Tutorial 

 Lesson 4  

 Talking to a Friend: Personalize, Localize, Dramatize

Main Idea: The most effective message is one that is told like someone you know telling you a story. This is most easily understood. Also, it is most easily passed on. When you write a message, imagine you are telling a friend the story face to face. 

Often, someone ignores an official bulletin because the bulletin seems like just a routine agency message and the message does not pertain directly to her or his personal situation.  For this reason, messages should be written so that they: 

 

Personalize 

Write the message so that it identifies, and addresses directly the recipient of the message. This can be done when you write a message directly addressed to someone or a group of people or directly identifies which group or community is being affected. 

 

Localize

Write messages for localities, in which the geographic area is directly identified. Messages can also identify local landmarks or known places that will help the recipient imagine where the event will take place. 

 

Dramatize 

Instead of merely giving technical, factual descriptions of the event, the message can provide more vivid imagery or more explicit detail. If this is an unusual or once-in-a-lifetime event, then say so.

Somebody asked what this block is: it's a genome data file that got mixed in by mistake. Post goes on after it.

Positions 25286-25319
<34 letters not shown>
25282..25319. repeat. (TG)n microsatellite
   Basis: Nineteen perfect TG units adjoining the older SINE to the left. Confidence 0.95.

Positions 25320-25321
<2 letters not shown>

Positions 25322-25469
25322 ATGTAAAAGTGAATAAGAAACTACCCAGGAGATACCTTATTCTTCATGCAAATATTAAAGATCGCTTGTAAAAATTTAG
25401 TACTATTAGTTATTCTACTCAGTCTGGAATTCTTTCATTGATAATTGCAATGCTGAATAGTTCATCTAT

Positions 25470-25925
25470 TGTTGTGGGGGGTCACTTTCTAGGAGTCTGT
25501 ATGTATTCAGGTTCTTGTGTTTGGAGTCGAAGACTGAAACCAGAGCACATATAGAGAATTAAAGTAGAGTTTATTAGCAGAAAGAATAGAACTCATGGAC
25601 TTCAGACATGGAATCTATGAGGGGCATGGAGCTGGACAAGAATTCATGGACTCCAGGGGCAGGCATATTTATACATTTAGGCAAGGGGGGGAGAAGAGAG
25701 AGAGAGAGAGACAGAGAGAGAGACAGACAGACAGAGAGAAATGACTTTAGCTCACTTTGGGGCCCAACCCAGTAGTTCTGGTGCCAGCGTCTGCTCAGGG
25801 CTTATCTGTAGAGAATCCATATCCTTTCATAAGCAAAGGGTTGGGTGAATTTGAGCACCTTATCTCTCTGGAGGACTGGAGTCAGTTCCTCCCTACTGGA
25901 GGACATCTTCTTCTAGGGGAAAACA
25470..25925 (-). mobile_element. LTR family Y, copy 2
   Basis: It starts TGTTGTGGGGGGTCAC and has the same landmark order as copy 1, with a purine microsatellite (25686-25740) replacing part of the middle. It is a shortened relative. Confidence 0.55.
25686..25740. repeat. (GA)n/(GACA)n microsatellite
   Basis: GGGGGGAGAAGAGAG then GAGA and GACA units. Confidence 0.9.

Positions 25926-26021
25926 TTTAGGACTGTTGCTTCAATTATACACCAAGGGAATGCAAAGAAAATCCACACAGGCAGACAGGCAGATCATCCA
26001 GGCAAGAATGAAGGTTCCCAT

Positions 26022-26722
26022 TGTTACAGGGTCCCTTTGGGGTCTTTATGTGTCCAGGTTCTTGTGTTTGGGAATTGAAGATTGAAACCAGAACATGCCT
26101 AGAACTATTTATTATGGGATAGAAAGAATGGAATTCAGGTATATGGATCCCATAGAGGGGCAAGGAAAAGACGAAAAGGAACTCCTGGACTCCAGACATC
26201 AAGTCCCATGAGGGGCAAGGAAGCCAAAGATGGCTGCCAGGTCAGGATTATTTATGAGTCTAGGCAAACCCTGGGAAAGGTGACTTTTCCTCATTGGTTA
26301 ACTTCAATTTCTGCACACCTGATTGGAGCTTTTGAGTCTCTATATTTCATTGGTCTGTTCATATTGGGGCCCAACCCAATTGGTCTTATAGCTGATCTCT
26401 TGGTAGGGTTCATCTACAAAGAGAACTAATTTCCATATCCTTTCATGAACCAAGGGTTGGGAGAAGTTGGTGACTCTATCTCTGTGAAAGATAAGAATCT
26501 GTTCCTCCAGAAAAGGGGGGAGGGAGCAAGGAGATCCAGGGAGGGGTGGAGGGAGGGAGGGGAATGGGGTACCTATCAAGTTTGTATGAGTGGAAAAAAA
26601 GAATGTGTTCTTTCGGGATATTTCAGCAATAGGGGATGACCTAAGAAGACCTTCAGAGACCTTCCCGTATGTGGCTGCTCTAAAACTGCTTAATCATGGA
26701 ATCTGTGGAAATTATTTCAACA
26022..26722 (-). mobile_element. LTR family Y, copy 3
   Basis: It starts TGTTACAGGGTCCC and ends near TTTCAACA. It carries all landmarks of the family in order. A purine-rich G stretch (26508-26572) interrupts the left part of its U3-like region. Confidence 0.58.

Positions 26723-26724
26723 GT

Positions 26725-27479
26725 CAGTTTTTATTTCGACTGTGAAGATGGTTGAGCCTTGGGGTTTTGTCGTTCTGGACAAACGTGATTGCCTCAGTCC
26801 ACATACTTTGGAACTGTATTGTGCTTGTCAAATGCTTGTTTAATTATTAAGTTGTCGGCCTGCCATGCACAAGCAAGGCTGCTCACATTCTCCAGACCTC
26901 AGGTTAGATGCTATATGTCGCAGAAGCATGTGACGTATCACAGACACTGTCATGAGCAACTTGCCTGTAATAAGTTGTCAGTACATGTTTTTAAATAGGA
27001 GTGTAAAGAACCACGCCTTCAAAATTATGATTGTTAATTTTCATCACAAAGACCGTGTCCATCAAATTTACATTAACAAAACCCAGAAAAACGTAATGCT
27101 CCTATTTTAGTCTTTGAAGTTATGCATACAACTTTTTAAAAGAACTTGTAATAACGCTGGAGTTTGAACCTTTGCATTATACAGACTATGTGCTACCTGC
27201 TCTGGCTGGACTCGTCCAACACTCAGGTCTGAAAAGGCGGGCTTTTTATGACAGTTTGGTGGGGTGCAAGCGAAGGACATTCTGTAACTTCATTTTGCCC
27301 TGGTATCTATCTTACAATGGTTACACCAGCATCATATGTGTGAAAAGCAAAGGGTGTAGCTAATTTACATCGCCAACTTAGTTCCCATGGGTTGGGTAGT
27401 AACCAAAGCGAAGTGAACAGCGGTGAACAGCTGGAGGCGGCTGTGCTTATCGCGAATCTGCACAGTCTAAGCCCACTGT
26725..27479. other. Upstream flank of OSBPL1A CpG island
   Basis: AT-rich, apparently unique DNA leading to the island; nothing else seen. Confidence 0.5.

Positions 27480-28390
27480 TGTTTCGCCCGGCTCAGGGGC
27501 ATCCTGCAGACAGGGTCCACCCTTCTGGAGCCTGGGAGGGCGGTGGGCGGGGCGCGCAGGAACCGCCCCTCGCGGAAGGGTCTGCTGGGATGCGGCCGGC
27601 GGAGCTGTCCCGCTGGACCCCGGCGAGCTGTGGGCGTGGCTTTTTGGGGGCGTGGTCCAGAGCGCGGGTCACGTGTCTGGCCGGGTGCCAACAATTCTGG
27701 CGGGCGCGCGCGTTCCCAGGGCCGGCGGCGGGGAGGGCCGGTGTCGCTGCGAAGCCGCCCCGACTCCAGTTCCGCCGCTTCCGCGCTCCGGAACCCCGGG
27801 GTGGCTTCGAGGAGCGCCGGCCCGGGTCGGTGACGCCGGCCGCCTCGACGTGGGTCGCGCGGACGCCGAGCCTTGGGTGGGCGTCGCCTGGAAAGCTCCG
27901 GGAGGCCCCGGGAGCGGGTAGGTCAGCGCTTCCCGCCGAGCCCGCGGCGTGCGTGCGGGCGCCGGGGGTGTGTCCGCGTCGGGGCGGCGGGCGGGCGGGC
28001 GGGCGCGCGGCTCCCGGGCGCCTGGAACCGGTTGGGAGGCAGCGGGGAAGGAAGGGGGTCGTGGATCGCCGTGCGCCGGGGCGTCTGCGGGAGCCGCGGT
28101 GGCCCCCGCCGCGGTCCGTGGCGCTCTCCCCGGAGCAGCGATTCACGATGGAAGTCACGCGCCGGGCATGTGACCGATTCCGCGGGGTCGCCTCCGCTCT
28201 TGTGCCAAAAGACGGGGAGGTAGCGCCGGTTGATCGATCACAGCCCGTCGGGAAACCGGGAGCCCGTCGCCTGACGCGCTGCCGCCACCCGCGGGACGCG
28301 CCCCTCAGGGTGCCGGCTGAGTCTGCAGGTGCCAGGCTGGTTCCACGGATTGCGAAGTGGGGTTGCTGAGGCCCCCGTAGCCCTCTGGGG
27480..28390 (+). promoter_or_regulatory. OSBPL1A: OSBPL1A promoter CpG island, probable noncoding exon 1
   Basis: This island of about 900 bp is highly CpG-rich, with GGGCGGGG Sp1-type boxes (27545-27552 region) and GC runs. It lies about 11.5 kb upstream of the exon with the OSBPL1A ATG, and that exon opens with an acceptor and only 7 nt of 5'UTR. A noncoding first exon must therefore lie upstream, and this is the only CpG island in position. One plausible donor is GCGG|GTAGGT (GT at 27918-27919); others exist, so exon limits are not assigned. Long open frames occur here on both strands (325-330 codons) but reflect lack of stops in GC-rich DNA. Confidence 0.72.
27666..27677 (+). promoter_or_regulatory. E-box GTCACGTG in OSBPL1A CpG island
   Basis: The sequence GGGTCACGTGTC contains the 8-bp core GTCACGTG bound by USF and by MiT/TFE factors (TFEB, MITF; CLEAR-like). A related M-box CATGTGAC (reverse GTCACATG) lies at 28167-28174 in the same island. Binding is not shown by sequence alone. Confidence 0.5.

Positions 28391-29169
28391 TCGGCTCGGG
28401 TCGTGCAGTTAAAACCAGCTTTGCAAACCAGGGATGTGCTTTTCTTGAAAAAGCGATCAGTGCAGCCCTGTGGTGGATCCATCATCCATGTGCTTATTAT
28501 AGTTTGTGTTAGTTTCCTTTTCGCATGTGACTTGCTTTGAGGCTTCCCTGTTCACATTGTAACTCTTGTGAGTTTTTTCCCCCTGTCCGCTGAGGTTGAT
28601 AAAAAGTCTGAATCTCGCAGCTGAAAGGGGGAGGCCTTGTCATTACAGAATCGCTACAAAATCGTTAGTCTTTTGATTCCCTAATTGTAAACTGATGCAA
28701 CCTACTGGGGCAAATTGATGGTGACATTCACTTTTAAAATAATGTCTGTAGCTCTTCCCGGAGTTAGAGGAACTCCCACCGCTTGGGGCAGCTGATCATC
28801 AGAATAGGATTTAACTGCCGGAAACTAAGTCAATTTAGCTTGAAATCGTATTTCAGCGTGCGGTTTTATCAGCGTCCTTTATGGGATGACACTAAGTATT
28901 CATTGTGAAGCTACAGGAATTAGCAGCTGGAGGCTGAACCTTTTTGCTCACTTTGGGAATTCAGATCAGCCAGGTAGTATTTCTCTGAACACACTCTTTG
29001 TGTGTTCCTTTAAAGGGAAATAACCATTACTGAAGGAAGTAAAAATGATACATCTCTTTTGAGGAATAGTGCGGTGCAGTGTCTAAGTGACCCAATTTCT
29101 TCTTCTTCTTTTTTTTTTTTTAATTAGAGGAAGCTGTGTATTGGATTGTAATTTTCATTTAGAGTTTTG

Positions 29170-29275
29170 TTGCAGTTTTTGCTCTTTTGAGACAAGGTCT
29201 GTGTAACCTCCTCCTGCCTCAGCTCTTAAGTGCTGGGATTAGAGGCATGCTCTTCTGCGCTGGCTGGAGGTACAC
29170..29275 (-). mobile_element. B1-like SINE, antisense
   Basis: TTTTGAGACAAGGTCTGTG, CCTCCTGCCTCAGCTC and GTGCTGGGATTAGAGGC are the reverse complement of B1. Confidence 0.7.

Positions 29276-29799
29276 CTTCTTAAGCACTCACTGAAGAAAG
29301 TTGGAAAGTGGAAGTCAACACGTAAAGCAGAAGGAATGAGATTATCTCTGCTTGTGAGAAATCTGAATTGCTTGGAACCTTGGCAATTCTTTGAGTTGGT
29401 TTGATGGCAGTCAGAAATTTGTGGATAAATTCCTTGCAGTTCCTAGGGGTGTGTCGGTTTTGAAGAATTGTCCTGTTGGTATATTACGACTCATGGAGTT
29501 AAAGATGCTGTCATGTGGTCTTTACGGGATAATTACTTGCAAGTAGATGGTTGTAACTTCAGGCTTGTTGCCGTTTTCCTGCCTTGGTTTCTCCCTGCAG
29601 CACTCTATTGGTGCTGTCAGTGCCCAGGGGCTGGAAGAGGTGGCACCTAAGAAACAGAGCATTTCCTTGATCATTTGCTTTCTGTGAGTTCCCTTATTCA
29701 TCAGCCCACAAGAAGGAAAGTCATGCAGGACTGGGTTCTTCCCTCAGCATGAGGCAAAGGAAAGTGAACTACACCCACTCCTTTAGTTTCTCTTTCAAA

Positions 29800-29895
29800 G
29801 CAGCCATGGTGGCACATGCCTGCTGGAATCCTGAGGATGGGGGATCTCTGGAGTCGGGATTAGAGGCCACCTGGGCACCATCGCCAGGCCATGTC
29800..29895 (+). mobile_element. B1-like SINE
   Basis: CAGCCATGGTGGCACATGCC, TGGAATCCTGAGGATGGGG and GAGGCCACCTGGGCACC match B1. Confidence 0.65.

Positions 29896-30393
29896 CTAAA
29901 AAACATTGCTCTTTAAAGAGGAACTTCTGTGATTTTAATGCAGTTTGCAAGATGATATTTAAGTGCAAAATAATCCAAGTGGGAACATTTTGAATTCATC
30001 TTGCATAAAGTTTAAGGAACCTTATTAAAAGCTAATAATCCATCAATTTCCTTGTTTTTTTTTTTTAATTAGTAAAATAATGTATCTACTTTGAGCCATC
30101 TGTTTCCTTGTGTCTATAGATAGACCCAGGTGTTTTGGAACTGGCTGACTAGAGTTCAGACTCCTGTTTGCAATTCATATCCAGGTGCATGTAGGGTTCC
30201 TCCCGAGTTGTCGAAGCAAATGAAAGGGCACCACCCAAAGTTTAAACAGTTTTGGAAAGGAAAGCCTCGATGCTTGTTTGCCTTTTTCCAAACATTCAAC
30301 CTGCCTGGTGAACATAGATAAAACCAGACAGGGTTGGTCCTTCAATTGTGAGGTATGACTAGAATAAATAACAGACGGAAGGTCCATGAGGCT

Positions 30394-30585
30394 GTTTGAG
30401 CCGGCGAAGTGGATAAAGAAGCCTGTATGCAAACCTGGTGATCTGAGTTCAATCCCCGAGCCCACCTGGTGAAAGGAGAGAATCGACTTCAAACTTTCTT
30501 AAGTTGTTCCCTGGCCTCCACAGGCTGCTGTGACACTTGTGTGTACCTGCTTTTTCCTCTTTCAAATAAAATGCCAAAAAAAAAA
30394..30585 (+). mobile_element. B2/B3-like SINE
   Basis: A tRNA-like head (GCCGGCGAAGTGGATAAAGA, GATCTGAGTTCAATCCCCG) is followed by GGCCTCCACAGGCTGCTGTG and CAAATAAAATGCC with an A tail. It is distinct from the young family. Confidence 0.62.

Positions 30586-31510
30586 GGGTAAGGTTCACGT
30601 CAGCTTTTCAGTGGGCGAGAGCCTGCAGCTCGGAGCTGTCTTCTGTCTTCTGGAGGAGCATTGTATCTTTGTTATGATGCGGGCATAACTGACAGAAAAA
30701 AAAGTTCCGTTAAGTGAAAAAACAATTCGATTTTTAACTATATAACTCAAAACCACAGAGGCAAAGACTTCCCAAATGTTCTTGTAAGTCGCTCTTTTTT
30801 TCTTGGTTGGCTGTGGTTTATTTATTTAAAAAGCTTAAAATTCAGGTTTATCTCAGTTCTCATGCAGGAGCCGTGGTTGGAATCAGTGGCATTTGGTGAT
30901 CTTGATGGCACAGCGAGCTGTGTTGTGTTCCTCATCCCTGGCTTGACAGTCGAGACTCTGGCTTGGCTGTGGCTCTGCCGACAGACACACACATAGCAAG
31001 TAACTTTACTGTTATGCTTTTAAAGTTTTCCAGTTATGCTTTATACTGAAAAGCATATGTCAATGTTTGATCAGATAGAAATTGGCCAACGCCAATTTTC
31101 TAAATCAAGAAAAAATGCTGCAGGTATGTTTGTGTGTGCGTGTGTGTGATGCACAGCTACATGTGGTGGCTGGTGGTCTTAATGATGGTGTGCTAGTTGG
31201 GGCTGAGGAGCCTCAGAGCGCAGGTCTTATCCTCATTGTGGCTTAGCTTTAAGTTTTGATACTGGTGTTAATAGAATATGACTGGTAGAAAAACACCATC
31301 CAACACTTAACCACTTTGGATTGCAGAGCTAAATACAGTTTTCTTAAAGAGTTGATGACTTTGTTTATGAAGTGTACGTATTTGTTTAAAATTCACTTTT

Following the above suggestions increase the chances that the recipients of the message understand that it is talking to them and their situation directly, and it increases the degree of trust they attach to the message. 

The following are examples of message elements that are Personalized, Localized, and Dramatized.

 

 

Personalized and Localized 

"To the residents of District 4" 

"Message for residents who live along San Pedro Bay" 

 

Note:  Even if the technical bulletin is regional, you can always tell a local community that the bulletin is relevant to their local area with a header like "Message for Residents of Santa Ana". 

 

 

Dramatized 

"the storm surge may be like a destructive 3 meter wave moving at high velocity" 

"houses may be torn apart and trees uprooted" 

"this may be worse than any flood we have ever experienced" 

 

Note:  On the next page, you will be provided with descriptive terms that you can choose from to describe a storm surge. You do not have to be an expert to use these terms, because they have been selected to be applicable to large storm surges or large flood events.